Eighth Grade

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Wednesday, Sept. 05 @ 7:30 PM
The Ellen Theatre

Thirteen-year-old Kayla endures the tidal wave of contemporary suburban adolescence as she makes her way through the last week of middle school–the end of her thus far disastrous eighth grade year before she begins high school. A breakthrough for writer-director Bo Burnham and captivating star Elsie Fisher. Rated R. 94 minutes. Special $5.00 pricing for youth 17 and under (must be accompanied by a parent). CC.


UPROXX Film Review, Vince Mancini. Read full review.

Eighth Grade is both a stunning achievement in cinematic veracity and maybe not the best watch for anyone who’s spent their adult life trying to forget middle school. It’s so traumatic and awkward and embarrassing that there were times I wanted to retreat back inside my own body. Really make a couch fort out of repressed memories in there and never come out. Success?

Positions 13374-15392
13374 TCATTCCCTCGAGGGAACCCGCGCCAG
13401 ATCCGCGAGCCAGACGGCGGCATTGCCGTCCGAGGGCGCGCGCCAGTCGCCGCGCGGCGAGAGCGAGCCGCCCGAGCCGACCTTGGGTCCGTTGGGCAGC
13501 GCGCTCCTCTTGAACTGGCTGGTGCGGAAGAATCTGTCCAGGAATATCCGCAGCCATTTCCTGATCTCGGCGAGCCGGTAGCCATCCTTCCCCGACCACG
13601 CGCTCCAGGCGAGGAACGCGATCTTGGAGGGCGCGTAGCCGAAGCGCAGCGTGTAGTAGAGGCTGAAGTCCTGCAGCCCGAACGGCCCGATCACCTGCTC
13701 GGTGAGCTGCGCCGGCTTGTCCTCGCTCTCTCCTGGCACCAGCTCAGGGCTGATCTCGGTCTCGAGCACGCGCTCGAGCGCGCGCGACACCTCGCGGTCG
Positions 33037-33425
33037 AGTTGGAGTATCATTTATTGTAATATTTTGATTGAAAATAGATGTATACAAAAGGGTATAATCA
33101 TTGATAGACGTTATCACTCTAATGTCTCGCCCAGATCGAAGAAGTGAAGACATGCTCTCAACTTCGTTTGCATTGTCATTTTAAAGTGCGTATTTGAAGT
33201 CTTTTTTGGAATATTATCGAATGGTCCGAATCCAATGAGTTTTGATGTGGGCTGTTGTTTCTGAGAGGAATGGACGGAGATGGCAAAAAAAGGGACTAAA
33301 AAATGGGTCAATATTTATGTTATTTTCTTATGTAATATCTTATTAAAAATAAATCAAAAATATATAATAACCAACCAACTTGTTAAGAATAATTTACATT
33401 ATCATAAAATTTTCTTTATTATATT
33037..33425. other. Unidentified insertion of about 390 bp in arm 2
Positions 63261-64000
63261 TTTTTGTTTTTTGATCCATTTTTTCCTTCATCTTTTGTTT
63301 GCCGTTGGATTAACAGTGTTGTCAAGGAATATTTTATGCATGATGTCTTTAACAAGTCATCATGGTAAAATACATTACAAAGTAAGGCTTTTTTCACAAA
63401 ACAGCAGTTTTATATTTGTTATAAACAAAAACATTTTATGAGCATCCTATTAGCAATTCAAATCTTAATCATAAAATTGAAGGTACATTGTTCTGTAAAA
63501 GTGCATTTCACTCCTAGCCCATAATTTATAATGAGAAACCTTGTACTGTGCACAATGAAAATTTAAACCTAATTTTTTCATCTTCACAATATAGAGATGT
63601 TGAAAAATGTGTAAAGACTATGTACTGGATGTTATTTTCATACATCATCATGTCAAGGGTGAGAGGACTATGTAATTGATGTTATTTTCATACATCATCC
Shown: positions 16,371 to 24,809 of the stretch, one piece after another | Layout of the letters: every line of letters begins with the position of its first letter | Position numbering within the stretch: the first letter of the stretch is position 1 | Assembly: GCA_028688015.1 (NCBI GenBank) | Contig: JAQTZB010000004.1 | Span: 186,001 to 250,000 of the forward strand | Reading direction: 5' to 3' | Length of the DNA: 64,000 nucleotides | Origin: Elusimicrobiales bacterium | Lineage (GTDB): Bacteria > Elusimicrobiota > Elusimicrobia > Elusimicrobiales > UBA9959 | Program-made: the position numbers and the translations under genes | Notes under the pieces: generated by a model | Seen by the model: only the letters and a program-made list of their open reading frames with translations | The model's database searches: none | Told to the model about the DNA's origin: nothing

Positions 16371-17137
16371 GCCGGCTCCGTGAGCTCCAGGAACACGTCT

Elsie Fisher plays Kayla, an eighth-grader on the cusp of graduation being raised by her single father, Mark (Josh Hamilton), another in a long line of well-meaning single dads raising girls in teen movies, from Pretty In Pink to Not Another Teen Movie. He isn’t an alcoholic or unemployed or a coal miner this time around, just a loving upper-middle-class white dude in cargo shorts who has fatalistically accepted his lot as the Guy Who Will Embarrass His Daughter no matter what he does.

Of course, Mark doesn’t need to drink too much or be poor or dirty to embarrass his daughter, because this is more of a tween movie than a teen movie, and at that age the mere existence of parents is sufficient to cause embarrassment. Kayla makes vlogs in her bedroom, self-help advice on make-up or self-confidence or “putting yourself out there,” and very quickly we come to realize that it’s really herself she’s trying to reach. Her YouTube videos are essentially the staircase wisdom of someone desperately wishing life came with do-overs.”